4. Corbiéres – a warm site near the coast; vineyards are planted at altitude that are cooled by the tramontane; within Corbiéres are 11 sub-regions (Boutenac is noted as being one of the best and as having its own AC)
  5. Minervois – lies on the slopes of the Massif Central and the quality here pertains to the respective vineyard’s altitude, the soil type, and the amount of cool ocean air it receives from the Atlantic (it’s noted that this region is also sub-divided, with LaLivinére as one of the best sub-regions, again with its own AC)
  6. Picpoul de Pinet – yum I love Picpoul and, PERSONAL NOTE: I have my good friend Randall Grahm (Bonny Doon Vineyard) to thank for that, as he is the first winemaker to pour me a glass (while of course explaining it in his infinite wisdom). Anywho, Picpoul de Pinet is located quite close to the coast, so those cool sea breezes help retain the acidity of the white grape.
  7. Limoux –  inland, kind of behind Cobiéres, is another source of white wine in the region; here the cooling influence comes from altitude (not the sea) and is noted for its oaked Chardonnay.

3) Languedoc AC red wines follow a similar blend as found in what other French region?

Here in the Languedoc, the main red grape varieties are:

  1. Grenache – said to be well suited to the warm, dry summer climate
  2. Syrah – more successful in the cooler sites
  3. Carignan – high in tannin, acidity, and color, but lacks fruit (Good blender then, no? Although there is a note here that the old vine Carignan on poorer soils can produce a more well-rounded, structured wine); FUN FACT: The grape was originally planted for its ability to produce large yields. Plantings have recently been reduced, but it’s still widely planted and permitted by all AC’s. (Way to rally, Carignan, way to rally…)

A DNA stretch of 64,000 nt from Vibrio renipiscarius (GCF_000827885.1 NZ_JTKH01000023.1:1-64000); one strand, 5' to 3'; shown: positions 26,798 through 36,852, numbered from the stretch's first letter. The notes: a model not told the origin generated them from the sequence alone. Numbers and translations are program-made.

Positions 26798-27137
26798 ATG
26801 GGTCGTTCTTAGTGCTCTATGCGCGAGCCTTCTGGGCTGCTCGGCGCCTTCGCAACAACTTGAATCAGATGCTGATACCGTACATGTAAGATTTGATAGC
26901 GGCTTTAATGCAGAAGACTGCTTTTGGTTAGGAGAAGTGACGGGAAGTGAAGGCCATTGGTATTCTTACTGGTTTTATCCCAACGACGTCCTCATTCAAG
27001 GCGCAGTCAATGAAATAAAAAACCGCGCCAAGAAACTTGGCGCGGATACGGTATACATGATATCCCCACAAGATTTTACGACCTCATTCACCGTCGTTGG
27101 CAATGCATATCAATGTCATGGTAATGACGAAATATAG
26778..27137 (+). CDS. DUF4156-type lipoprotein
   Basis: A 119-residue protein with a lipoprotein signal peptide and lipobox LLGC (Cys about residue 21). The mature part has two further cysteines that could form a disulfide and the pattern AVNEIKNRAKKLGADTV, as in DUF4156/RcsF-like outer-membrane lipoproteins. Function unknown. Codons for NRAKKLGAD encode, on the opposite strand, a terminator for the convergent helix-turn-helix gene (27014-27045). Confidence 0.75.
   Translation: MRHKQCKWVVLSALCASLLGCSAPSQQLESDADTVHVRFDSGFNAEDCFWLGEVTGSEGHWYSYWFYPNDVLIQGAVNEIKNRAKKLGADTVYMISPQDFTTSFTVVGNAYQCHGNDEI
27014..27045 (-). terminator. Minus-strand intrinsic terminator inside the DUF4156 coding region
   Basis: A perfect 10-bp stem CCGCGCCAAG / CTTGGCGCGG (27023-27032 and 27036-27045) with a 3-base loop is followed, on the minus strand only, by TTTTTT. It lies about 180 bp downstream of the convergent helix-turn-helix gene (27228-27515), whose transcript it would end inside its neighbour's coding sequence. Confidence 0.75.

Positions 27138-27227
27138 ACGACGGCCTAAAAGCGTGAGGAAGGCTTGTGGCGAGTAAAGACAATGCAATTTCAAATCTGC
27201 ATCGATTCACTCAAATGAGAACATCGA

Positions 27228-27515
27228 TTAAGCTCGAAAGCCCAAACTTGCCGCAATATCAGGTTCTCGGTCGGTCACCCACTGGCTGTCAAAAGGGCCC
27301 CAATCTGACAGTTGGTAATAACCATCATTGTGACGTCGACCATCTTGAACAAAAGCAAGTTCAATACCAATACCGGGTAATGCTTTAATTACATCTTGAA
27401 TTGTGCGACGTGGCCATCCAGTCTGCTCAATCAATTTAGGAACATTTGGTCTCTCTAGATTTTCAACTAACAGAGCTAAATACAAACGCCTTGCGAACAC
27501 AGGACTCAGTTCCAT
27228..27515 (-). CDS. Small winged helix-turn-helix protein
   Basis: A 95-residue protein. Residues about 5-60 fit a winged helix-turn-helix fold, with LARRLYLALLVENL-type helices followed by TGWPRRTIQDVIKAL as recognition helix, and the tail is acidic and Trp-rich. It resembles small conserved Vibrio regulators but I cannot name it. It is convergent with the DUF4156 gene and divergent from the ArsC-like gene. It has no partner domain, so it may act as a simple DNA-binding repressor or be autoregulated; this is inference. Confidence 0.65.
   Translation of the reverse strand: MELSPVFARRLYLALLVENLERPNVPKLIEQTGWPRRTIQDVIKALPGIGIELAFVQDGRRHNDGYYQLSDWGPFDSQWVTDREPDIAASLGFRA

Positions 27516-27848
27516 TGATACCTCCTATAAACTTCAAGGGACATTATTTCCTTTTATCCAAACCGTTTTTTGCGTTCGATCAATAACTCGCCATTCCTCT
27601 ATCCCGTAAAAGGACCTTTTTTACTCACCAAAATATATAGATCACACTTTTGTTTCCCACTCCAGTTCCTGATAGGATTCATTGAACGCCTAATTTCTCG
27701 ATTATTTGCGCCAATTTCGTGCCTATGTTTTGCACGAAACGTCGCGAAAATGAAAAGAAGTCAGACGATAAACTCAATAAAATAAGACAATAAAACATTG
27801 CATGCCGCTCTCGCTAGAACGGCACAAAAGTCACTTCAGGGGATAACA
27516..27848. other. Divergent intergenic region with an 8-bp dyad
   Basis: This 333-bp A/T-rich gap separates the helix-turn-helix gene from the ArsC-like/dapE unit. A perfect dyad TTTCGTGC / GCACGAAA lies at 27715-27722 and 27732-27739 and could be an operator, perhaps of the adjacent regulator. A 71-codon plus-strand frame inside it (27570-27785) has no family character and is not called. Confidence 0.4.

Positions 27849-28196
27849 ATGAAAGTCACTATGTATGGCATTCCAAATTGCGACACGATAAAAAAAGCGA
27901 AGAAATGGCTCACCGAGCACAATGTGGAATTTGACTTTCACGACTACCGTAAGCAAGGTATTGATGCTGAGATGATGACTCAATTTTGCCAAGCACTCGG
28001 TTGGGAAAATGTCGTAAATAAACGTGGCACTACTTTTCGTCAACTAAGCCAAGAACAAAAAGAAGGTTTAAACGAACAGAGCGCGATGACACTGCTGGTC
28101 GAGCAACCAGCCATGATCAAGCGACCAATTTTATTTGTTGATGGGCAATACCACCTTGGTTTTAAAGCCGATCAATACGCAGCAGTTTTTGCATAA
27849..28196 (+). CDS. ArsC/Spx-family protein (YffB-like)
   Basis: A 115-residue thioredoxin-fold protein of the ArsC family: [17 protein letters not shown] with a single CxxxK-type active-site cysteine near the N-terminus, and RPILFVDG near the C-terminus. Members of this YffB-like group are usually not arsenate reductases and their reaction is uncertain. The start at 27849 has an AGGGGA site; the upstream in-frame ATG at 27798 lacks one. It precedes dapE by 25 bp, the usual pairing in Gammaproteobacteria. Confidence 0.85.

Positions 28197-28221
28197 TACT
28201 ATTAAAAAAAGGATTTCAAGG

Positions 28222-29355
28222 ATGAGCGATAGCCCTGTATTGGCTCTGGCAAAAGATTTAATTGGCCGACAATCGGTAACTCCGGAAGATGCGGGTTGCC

4. Cinsault – predominantly used for rosés (blended with Grenache—the most typical blend found in Provence, which we’re not exactly talking about at the moment…), but also to add red fruit flavors to red blends
  5. Mourvédre – continues to stick with its theme and ripens most successfully in the warmest vineyard locations; adds richness, color, and complexity to those red blends

I’d say, given those varieties and descriptors (not to mention the proximity of Languedoc to the about-to-be-named region) this is most reminiscent (for me) of the Southern Rhone region. What do you think?

4) What is the local white variety found in Limoux?

Oh…I just answered that above. Chardonnay. Any questions?

5) Describe a wine from Bandol.

So the bulk of this pop quiz took us to the Languedoc-Roussillon region. (Which, by the way, I wish was referred to as Roussillon-Languedoc, because I only just realized while writing this post that if you’re reading the map from left to right, that’s the order: Roussillon-Languedoc. And it’s so confusing to refer to it the other way, especially for those of us who appear to be geographically challenged. Sorry, personal anecdote, that.) This question takes us to the east side to Provence, which I will cover more in a following post.

Bandol is an AC within the Cotes de Provence, which is the largest appellation in Provence. Bandol is known for its red wines based on Mourvédre, which can ripen successfully when planted to the region’s south-facing, terraced slopes. The wine is described as rich, fully bodied, with powerful tannins and it’s highly recommended to bottle age these wines before enjoyment. With age comes bramble, meat, licorice, and spice—oh yes, that’s my Mourvédre.

Alright, be honest, how did I do? This is a new region for me—like completely—so any feedback is so appreciated. Anything I got mixed up? Forgot? Should elaborate more on? Let me know…thanks!